No U.S. Boxers Favored to Win at Olympics, As Best Shot Is Flyweight Fighter Rau’Shee Warren

No U.S. Boxers Favored to Win at Olympics, As Best Shot Is Flyweight Fighter Rau'Shee WarrenBoxing used to be one of the marquee sports of the Summer Olympics in terms of American interest and medal contenders. But like the state of the pro version of the sport in the United States, that is no longer the case.

The careers of some of the best U.S. boxers in history were launched at the Olympics. Cassius Clay was the light heavyweight gold medalist in 1960 in Rome. Joe Frazier won heavyweight gold in 1964 in Tokyo, and George Foreman did the same four years later in Mexico City. Ray Leonard was the best light welterweight in Montreal in 1976. Oscar De La Hoya took home gold in 1992 in Barcelona. And current USA world champions Floyd Mayweather (bronze, 1996 Atlanta) and Andre Ward (2004 Athens) also collected Olympic hardware.

But the recent Olympics have been mostly a wasteland for American boxing medalists — only one medal, a bronze, four years ago — and the forecast doesn't look too strong for the London Olympics, which start this week. In fact, on Bovada's Olympic boxing odds, no U.S. boxer is among the top three favorites to win.

At light flyweight (108 pounds), the U.S. has no representative in London. China's Zou Shiming, the 2008 gold medalist in Beijing and the 2011 world champion, is the 5-4 favorite. The finals at light fly are Aug. 11.

At flyweight (114 pounds), the U.S. may have its best medal chance in Rau'Shee Warren (10-1). This will be Warren's U.S. boxing-record third trip to the Olympics. He is a four-time national champion.

In 2004, a 17-year-old Warren lost in the first round to eventual gold medalist Zou Shiming from China. In 2008, Warren dropped a controversial decision in his first bout vs. South Korea's Lee Ok-sung. Warren is the fourth-favorite in this division, with Russian Misha Aloyan, the reigning world champion, the 9-4 favorite. The finals in this division are Aug. 12.

At bantamweight (123 pounds), American Joseph Diaz is a middle-of-the-pack shot at 18-1. Young Cuban Lazaro Alvarez is the current world champion and a 9-4 favorite. The finals will be held Aug. 11.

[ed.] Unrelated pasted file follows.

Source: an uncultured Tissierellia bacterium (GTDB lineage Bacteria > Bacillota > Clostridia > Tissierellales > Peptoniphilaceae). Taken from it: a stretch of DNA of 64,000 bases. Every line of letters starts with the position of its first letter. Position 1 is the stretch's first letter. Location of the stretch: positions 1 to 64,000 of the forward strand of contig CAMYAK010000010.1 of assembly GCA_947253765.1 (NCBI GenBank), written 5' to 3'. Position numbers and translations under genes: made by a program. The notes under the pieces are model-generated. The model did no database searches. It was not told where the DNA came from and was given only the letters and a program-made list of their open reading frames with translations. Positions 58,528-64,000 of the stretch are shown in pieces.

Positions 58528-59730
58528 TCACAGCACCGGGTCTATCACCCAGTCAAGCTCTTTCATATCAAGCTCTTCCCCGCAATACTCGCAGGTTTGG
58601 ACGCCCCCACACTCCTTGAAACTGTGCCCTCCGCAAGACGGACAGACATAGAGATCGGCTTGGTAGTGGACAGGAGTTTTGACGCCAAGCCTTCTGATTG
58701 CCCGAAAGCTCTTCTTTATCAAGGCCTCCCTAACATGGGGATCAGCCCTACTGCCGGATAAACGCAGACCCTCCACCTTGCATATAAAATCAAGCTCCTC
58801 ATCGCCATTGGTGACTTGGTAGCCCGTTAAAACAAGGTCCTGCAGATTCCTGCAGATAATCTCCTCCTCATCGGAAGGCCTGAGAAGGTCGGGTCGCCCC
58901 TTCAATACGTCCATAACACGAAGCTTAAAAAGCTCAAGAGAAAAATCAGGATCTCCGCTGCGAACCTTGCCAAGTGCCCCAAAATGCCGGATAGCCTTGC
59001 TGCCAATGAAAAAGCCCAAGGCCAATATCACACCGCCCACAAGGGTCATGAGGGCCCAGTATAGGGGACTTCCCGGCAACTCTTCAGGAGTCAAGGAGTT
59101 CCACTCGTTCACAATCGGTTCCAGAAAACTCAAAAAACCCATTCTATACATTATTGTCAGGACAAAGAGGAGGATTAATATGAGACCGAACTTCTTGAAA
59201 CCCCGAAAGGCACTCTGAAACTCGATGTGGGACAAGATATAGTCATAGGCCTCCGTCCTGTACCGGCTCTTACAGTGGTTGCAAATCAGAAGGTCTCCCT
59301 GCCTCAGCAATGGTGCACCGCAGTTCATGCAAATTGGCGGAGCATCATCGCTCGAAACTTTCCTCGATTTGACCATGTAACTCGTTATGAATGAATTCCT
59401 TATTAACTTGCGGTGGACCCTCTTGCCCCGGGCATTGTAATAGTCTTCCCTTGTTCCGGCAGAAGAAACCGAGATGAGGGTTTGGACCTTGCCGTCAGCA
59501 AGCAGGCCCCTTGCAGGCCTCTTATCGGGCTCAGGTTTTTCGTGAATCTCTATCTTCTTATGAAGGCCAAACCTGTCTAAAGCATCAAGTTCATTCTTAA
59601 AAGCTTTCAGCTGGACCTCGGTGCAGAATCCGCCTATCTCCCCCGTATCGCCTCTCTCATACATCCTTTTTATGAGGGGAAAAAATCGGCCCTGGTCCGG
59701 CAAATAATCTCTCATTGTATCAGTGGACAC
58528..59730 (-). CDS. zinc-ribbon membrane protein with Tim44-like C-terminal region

At lightweight (132 pounds), USA's Jose Ramirez is the longest shot to win at 50-1. The heavy favorite is the Ukraine's Vasyl Lomachenko. He won gold in Beijing (in a different class) and is considered the top pound-for-pound amateur in the world. He beat Ramirez in the 2011 World Championships. The finals are Aug. 12.

At light welterweight (141 pounds), American Jamel Herring is the 66-1 long shot to win gold. He is a former Marine who served two tours in Iraq. Brazil's Everton Lopes is the 12-5 favorite. The finals are Aug. 11.

At welterweight (152 pounds), Team USA's Errol Spence is at 28-1, but many believe he will be in the medal mix. Ukrainian Taras Shelestyuk, winner of the 2011 World Championships, is the 7-4 favorite. The finals are Aug. 12.

At middleweight (165 pounds), USA's Terrell Gausha is one of the long shots at 33-1. He won the Americas qualifying event as well as U.S. Nationals. Current World Champion Evhen Khytrov of the Ukraine is the 7-4 favorite. The finals are Aug. 11.

At light heavyweight (178 pounds), American Marcus Browne is at 33-1 after winning the Americas qualifying tournament. Cuban Julio Cesar la Cruz, the World Championships winner, is the 7-4 favorite.

At heavyweight (201 pounds), American Michael Hunter is by far the longest shot at 40-1. The son of former pro Mike "The Bounty" Hunter, Hunter has thrived since dropping down from super heavyweight in 2008. Heavyweight was where Team USA won its lone medal in 2008, the bronze by Deontay Wilder. Ukranian Oleksandr Usyk is the reigning world champion and the 5-2 favorite.

And finally at super heavyweight (201 pounds-plus), Team USA's Dominic Breazeale, the silver medalist at the Americas qualifying tournament, is the 40-1 long shot. Great Britain's Anthony Joshua is the 12-5 favorite to win gold in front of his countrymen. The finals are Aug. 12.

In addition, women's boxing makes its Olympic debut in London with three weight classes. The top American medal hope is likely 17-year-old middleweight Claressa Shields, the youngest USA Olympic boxer in 40 years. Shields is a two-time winner of the Junior Olympics and is 6-1 to bring home the first women's middleweight gold. The favorite at 9-4 is Great Britain's Savannah Marshall. The finals are Aug. 9.

Thumbnail photo via Facebook/Rau'SheeWarren

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